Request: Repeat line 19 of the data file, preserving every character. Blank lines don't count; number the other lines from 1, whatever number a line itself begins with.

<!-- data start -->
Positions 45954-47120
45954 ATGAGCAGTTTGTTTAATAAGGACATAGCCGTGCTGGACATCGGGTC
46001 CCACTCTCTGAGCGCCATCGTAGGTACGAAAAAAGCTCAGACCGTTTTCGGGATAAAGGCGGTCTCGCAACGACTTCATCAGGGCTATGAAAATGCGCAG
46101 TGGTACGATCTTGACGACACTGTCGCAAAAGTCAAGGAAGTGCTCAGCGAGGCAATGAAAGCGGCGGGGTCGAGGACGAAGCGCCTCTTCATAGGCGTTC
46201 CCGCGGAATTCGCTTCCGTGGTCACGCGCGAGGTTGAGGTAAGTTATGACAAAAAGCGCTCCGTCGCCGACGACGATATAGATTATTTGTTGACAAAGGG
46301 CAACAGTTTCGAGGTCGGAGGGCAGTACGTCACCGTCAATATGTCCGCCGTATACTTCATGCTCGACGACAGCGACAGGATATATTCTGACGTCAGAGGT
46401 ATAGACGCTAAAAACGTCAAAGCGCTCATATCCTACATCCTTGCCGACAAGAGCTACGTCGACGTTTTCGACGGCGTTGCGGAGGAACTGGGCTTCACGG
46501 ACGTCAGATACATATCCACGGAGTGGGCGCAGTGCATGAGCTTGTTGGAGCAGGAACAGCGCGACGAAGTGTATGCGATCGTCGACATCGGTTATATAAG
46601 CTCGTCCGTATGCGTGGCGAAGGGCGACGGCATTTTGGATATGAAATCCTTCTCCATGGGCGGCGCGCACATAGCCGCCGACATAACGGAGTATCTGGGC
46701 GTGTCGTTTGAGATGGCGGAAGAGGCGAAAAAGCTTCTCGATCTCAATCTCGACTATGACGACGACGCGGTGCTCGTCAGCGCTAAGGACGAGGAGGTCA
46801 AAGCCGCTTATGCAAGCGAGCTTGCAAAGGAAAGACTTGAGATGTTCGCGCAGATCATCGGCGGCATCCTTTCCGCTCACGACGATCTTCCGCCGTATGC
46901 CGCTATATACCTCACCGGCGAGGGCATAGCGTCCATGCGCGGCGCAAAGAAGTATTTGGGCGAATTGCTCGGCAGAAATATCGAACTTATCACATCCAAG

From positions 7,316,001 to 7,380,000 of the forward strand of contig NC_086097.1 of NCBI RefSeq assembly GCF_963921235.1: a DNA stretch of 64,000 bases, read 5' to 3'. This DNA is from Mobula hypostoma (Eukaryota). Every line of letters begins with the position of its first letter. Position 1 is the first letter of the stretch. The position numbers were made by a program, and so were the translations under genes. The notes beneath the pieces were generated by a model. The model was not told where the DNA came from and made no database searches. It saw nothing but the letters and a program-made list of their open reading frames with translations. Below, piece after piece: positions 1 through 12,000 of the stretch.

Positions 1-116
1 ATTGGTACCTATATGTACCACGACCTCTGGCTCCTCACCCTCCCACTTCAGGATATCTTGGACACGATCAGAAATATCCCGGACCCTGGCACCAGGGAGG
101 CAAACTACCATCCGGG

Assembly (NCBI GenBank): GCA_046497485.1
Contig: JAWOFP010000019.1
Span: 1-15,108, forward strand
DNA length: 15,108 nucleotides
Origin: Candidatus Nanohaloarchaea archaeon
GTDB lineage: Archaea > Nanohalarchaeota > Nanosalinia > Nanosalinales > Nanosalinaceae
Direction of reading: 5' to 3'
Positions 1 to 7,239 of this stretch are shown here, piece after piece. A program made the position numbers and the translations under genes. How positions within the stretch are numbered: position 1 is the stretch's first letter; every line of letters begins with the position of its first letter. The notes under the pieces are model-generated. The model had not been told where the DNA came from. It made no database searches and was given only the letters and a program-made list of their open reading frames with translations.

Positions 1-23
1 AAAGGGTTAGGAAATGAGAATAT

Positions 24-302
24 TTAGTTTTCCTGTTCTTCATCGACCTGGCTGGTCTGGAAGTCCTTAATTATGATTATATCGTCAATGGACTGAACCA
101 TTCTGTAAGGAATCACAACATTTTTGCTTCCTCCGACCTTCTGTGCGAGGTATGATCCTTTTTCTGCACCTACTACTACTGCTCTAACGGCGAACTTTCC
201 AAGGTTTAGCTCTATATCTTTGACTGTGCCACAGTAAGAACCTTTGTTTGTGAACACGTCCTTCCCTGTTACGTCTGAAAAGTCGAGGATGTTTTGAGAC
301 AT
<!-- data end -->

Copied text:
Span: 1-15,108, forward strand